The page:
>> When Alexander McQueen was showing in the mid-'90s, he had Trino Verkade telephone three florists to wrangle heather and thistles for his Highland Rape show and then convince Liberty to mail the invitations for another one of his shows. “Honestly, I was trashy in the way I got money,” Ms. Verkade says. “It was also a time in London when everything was depressed. We were young.”
Now, however, sponsorships and corporate awards are more prevalent in London than anywhere else, and "most young designers, the thinking goes," writes Cathy Horyn, "couldn’t afford the costs of exposure without them." But, she continues, "the new generation of designers, while not exactly having it easy, has certainly been exposed to the system of sponsorships. And you wonder if it’s good for creativity . . . That almost childish refusal to take full responsibility for how their work is presented — as Mr. McQueen and [Hussein] Chalayan did [in the '90s and early '00s] — also seems to retard their creative powers."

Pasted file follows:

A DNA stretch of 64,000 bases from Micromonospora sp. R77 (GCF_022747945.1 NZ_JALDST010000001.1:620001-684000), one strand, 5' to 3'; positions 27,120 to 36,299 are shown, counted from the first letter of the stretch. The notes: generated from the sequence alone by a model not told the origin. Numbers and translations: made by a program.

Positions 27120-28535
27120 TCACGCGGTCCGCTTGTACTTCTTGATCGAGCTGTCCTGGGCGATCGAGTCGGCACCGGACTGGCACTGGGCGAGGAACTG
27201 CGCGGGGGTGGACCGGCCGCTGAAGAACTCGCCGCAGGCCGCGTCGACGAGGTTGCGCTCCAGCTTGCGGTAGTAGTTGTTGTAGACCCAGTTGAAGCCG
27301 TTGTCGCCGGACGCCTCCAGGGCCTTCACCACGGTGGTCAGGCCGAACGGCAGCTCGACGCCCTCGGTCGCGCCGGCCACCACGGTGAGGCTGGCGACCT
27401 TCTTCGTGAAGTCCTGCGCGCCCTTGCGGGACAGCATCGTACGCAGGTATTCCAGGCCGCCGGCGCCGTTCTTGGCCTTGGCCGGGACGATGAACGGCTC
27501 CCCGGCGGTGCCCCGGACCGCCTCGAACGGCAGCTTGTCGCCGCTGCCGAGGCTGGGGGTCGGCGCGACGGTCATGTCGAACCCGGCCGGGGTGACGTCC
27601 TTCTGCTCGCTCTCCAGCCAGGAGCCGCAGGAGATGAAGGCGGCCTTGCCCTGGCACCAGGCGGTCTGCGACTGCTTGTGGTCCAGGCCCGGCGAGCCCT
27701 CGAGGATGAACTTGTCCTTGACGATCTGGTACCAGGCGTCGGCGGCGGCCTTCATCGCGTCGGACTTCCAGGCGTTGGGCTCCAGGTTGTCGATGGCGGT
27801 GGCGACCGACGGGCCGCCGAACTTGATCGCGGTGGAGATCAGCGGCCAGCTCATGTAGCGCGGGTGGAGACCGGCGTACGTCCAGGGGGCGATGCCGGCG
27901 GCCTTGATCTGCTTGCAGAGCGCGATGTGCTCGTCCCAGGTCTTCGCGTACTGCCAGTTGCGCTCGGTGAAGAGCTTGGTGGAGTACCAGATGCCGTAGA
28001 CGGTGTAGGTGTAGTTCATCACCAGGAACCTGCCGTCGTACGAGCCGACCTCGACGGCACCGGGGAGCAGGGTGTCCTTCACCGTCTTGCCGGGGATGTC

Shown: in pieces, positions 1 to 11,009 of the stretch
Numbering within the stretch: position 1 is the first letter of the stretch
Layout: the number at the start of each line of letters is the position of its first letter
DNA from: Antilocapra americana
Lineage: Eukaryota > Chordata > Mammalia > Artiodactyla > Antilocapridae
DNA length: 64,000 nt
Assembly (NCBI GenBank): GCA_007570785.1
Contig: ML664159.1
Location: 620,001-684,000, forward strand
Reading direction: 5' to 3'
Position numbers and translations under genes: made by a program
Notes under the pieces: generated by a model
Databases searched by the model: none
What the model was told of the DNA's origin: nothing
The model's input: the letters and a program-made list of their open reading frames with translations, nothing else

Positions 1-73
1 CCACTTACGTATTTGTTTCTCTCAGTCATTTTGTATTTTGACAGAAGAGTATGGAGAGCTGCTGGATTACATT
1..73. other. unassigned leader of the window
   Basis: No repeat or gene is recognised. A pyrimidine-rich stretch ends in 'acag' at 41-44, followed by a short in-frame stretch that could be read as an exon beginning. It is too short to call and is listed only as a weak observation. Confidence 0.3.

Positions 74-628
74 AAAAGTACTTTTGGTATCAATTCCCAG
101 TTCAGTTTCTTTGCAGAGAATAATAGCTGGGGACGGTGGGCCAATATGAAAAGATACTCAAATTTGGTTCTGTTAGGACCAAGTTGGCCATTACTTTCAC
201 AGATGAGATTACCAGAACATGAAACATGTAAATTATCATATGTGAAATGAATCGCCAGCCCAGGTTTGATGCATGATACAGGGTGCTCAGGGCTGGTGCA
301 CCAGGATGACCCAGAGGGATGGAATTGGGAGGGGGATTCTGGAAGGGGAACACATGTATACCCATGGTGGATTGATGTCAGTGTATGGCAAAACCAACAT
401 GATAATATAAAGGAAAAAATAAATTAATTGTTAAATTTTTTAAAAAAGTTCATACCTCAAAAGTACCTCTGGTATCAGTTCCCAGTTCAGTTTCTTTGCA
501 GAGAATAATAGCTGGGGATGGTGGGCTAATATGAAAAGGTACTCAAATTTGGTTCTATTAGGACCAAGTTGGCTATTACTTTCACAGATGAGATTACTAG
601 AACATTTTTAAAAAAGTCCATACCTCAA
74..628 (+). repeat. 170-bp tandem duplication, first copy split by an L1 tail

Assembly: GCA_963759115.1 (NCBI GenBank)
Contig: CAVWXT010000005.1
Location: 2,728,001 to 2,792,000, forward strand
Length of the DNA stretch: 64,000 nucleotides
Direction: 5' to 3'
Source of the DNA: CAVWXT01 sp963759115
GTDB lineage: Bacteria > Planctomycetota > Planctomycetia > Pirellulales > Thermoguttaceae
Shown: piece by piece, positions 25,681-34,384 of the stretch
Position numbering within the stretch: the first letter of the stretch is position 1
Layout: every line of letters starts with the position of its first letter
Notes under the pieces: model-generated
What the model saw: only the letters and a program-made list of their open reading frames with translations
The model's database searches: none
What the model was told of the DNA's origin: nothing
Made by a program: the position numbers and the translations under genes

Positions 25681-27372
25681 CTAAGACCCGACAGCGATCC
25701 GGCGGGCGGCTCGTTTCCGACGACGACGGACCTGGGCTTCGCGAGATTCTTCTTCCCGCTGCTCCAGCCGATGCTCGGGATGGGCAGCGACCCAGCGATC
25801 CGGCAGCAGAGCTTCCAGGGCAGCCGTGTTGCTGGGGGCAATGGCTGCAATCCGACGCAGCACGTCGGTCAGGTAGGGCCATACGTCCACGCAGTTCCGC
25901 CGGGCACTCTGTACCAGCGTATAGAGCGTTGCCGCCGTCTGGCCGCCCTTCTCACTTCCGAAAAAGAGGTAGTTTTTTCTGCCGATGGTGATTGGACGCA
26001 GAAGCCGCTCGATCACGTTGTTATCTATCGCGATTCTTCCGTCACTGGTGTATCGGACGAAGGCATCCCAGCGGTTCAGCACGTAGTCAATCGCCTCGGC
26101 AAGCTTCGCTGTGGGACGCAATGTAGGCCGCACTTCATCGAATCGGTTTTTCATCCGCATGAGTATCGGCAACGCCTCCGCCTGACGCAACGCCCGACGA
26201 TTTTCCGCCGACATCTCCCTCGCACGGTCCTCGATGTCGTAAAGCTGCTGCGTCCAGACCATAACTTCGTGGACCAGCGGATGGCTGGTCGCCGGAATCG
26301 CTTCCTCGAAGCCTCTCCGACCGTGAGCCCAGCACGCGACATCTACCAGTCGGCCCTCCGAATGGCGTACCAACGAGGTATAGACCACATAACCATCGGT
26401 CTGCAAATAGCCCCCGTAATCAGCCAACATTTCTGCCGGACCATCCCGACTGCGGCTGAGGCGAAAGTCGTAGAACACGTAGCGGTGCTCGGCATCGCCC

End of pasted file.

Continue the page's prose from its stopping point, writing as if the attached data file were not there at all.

Louise Wilson, the influential director of Central Saint Martins's master's program, says: “There is this omnipresent support here in England, and I’ll tell you what it’s done. There’s no risk. I think this generation has never chosen how they want to show.” Instead, the young designers rely on spaces financed by the likes of Topshop, and Wilson thinks they are not “looking for solutions to their own problems.” Chalayan agrees: "[Young designers] “are concerned about what the City thinks” — meaning potential backers and sponsors.